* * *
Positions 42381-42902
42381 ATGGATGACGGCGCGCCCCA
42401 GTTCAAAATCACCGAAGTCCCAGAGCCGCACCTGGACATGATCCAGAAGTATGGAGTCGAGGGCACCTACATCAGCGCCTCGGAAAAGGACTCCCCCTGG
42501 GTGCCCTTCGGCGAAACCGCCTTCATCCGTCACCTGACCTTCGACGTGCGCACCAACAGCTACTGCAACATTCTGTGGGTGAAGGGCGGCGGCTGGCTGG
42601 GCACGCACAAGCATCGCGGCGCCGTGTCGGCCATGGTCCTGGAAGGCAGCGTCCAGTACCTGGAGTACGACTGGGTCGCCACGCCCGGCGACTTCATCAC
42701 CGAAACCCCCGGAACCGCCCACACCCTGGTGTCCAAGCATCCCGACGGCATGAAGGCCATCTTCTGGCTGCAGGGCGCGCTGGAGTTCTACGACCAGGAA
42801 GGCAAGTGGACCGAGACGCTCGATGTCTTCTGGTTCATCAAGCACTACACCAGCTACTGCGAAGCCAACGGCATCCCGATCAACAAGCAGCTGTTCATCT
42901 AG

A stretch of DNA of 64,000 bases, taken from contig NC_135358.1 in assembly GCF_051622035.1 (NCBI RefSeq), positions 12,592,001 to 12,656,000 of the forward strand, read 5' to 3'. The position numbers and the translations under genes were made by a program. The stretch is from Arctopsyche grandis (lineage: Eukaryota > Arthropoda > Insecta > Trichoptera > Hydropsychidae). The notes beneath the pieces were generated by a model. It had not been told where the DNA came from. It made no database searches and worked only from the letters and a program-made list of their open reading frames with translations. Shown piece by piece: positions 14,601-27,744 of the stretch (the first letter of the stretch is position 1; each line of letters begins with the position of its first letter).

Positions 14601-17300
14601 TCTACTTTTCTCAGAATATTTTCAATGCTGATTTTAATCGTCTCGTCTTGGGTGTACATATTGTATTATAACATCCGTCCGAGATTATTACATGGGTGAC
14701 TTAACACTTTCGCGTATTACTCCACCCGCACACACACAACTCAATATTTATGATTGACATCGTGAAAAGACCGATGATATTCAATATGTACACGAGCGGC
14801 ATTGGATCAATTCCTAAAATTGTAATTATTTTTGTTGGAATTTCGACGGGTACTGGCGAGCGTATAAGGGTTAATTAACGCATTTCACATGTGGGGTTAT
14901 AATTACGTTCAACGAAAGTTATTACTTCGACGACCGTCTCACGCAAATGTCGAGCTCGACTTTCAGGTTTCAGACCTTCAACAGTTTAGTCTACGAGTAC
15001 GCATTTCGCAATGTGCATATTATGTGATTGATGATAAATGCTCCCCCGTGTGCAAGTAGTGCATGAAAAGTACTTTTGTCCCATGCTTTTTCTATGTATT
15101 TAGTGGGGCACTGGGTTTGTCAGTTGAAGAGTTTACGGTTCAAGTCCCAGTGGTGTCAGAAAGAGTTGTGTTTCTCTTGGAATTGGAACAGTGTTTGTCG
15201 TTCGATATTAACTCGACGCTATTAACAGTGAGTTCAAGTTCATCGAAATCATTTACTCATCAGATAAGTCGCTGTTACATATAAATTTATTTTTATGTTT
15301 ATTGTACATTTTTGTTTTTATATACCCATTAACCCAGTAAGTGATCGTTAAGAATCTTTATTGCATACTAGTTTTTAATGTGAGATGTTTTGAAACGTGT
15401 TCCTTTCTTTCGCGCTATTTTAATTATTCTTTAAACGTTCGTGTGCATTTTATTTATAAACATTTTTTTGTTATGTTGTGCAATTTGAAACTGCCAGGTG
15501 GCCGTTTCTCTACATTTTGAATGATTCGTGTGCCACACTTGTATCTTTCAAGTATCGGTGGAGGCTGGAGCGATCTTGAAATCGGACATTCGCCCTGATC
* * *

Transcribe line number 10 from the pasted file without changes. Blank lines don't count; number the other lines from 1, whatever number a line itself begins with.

Positions 14601-17300